When were these Sept. 11, 2001, cancels created?
U.S. Stamp Notes by John M. Hotchner
September 11, like Dec. 7, will always have a special meaning, especially for those who lived through it.
I was on an airplane from Washington, D.C., on that Tuesday morning in 2001, providentially going south, not on the plane going west taken over by the al-Qaida hijackers. My wife was on duty in the medical division of the State Department and endured a brief panic when it was thought a plane might hit that building.
So I’m always on the lookout for covers that relate to that day. Thus, the covers shown in Figures 1 and 2 bring back memories. They are unusual because almost all commemorative covers I’ve seen are canceled days, months or years after the event. These two are canceled Sept. 11, 2001.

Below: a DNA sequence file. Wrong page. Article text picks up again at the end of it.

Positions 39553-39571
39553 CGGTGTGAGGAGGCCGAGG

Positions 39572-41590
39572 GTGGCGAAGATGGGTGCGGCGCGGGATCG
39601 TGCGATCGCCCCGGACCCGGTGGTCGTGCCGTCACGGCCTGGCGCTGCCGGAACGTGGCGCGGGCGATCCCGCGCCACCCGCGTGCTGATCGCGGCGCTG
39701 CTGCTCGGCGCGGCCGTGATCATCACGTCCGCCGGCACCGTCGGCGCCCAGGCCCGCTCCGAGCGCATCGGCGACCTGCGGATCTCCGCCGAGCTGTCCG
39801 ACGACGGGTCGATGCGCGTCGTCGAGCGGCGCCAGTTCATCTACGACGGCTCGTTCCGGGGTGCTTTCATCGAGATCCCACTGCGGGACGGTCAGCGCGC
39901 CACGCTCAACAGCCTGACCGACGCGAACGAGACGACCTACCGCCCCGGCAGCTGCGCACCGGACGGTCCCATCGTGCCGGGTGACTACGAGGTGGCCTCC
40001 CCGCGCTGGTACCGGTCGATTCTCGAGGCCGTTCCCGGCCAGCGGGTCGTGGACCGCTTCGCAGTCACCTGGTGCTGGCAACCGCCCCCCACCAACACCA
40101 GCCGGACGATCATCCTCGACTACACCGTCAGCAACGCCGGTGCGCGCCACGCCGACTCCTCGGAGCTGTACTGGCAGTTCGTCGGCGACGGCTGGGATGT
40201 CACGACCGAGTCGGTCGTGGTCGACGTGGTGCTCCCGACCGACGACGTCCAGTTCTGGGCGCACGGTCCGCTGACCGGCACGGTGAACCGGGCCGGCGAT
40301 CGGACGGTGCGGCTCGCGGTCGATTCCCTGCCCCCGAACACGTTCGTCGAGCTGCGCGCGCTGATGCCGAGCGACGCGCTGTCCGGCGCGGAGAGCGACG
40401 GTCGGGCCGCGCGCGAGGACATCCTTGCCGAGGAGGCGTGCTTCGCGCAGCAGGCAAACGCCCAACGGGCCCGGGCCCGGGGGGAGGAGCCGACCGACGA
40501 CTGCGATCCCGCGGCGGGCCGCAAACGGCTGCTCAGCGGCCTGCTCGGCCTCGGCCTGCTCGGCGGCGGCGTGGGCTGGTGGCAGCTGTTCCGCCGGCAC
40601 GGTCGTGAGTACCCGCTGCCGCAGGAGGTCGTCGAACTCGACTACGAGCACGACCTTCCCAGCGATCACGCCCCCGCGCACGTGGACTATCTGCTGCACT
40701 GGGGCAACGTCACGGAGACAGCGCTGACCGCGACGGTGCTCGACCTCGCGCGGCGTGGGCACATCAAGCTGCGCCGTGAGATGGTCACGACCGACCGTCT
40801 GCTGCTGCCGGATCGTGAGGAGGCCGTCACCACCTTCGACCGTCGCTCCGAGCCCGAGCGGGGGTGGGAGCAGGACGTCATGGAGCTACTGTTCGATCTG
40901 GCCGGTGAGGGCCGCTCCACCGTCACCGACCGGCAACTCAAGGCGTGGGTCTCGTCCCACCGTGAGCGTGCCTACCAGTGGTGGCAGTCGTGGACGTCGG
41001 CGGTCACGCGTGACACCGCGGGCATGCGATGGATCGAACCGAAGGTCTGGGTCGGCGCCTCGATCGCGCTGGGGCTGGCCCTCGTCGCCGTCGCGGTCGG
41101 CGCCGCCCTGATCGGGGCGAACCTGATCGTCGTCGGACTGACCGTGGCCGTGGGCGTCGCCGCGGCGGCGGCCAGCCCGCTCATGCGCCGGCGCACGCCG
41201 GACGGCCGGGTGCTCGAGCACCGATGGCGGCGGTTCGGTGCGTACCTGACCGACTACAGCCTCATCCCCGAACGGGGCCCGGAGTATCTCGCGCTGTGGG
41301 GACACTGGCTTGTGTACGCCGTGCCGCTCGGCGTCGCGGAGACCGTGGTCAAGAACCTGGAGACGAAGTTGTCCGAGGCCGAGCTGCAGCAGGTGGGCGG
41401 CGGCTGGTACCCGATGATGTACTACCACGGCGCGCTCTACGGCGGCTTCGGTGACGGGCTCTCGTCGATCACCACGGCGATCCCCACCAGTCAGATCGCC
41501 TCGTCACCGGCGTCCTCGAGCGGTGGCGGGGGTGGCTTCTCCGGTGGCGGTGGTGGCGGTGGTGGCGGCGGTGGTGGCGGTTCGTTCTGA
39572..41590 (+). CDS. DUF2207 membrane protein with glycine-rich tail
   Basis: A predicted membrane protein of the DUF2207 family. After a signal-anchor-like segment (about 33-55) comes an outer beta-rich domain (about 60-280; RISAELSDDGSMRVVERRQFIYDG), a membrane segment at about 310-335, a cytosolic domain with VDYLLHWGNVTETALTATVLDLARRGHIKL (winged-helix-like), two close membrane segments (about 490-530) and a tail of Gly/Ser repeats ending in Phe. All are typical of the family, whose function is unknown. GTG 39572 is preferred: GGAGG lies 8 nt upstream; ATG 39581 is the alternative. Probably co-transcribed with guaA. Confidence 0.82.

I believe the Figure 1 cover is genuine, canceled that afternoon at Fort Myers, Fla., with a cachet made from the first fuzzy images available on television. I received this cover in the mail within a week after Sept. 11.
The Figure 2 cover is another story. It bears a Sept. 11, 2001, cancel of the Philatelic Unit of the Worthington, Ohio, post office. I have to believe it was backdated. The Osama bin Laden label, which is under the cancellation, is unlikely to have been applied on Sept. 11 because his complicity was still a matter of speculation. The cachet could have been added later, but not the label.
I wonder how many of these were made?
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